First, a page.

Elsewhere Offers Escape from RushBy Eva Moy
"Elsewhere" is more than just 15 years of Play-Doh and Legos.
Elsewhere, located on the fifth floor reading room in the Student Center, has provided freshmen with a relaxed, rush-free zone for 15 years now, said Jo-Anne M. Kokoski '96, a Residence and Orientation Week worker at Elsewhere.
"It's very important, especially for people who, say, are pressured to Rush but do not want to do it," said Sara Howe '94, one of this year's two Elsewhere coordinators.
No Rush paraphernalia, including T-shirts or name tags representing living groups or sororities, is allowed at Elsewhere, Howe said.
"People have been in and out," Kokoski said. "It seems to be pretty popular with [the freshmen]."
Because freshmen are not required to sign in or out, Clearinghouse -- and hence living groups -- will not able to locate them, Howe added.
"I just want to get away from Rush for a little while," said freshman Victor Y. Tsou. "I'm really, really tired, and I haven't gotten a lot of sleep," said Tsou, commenting that Elsewhere is a "nice, quiet place."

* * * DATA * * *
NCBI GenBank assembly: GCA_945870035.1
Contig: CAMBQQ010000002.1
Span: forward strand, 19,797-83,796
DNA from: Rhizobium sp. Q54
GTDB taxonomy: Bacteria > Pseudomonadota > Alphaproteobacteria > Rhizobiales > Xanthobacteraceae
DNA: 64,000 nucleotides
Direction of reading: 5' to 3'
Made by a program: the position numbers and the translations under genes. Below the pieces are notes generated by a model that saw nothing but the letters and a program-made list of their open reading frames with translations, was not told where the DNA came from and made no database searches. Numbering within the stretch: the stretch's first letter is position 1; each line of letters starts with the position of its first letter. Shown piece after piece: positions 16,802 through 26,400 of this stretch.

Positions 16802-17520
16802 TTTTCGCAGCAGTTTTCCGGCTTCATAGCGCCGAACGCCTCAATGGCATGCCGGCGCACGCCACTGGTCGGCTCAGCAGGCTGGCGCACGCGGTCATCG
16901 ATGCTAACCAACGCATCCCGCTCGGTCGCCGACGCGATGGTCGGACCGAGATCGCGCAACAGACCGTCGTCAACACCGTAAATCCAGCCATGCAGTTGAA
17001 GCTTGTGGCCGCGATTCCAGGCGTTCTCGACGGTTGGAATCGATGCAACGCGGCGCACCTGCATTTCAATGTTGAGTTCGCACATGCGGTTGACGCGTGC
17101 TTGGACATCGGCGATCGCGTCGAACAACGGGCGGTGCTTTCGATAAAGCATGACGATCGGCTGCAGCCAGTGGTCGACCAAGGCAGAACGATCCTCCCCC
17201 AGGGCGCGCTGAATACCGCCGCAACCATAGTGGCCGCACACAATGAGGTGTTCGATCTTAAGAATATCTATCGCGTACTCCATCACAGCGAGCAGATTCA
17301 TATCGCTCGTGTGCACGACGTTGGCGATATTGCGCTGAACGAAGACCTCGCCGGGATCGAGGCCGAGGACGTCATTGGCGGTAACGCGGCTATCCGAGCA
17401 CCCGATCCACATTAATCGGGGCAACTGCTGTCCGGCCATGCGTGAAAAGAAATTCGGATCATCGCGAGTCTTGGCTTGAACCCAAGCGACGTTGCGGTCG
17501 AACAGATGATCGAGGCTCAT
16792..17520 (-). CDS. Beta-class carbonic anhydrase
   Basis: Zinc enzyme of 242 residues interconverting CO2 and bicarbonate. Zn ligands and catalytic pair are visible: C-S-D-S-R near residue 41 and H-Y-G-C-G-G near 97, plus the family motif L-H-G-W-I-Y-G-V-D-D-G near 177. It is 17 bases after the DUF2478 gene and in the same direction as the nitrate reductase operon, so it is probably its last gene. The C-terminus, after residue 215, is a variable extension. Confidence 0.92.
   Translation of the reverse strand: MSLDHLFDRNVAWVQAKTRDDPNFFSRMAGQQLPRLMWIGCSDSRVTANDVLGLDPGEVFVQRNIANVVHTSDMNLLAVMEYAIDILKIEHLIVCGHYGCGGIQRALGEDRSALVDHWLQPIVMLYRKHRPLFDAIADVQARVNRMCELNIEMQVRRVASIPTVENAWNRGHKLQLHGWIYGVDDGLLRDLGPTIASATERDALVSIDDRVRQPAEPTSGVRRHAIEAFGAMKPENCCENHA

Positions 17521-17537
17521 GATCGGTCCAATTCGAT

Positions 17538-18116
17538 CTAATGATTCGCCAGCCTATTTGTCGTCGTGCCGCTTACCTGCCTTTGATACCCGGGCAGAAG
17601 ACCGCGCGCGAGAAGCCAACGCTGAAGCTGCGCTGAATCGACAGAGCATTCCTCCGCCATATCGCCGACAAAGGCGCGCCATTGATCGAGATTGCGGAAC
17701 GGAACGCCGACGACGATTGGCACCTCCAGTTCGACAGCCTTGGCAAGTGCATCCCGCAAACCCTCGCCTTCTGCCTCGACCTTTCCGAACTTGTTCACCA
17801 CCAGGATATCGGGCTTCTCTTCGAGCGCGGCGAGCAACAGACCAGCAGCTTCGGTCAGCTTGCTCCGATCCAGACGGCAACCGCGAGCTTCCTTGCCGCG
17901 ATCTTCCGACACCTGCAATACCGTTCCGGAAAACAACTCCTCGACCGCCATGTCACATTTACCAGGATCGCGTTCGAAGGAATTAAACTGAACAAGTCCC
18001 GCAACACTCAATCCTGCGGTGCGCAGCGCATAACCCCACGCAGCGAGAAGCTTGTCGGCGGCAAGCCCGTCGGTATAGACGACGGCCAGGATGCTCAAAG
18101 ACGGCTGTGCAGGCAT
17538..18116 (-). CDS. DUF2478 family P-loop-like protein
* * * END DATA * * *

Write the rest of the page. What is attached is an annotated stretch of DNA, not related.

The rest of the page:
"There are a lot of juvenile, regressive things" like puzzles, Kool Aid, and crayons "that I haven't seen in a while,"Tsou added.
"You can talk to freshmen and upperclassmen who are here with unbiased views," Adam W. Meyerson '97 said. Elsewhere also offers an escape from persistent fraternities asking freshmen to go on tours or visit, he added.
Elsewhere also allows students to meet some familiar faces from Project MOYA or other freshmen that they have met so far at MIT, Tsou said.
Staffers trained to help
Elsewhere is staffed 24 hours a day by two trained Elsewhere workers, Howe said. It opened Friday afternoon and will continue until noon next Friday.
Howe explained that workers chosen for Elsewhere are "friendly people who are willing to talk with freshmen." They undergo a mandatory training session to try to prepare them in case of certain situations. For example, a few years ago, a freshman was angry at being flushed came to Elsewhere and "tore up the place," she said.
Overall, it came together pretty well, Howe said.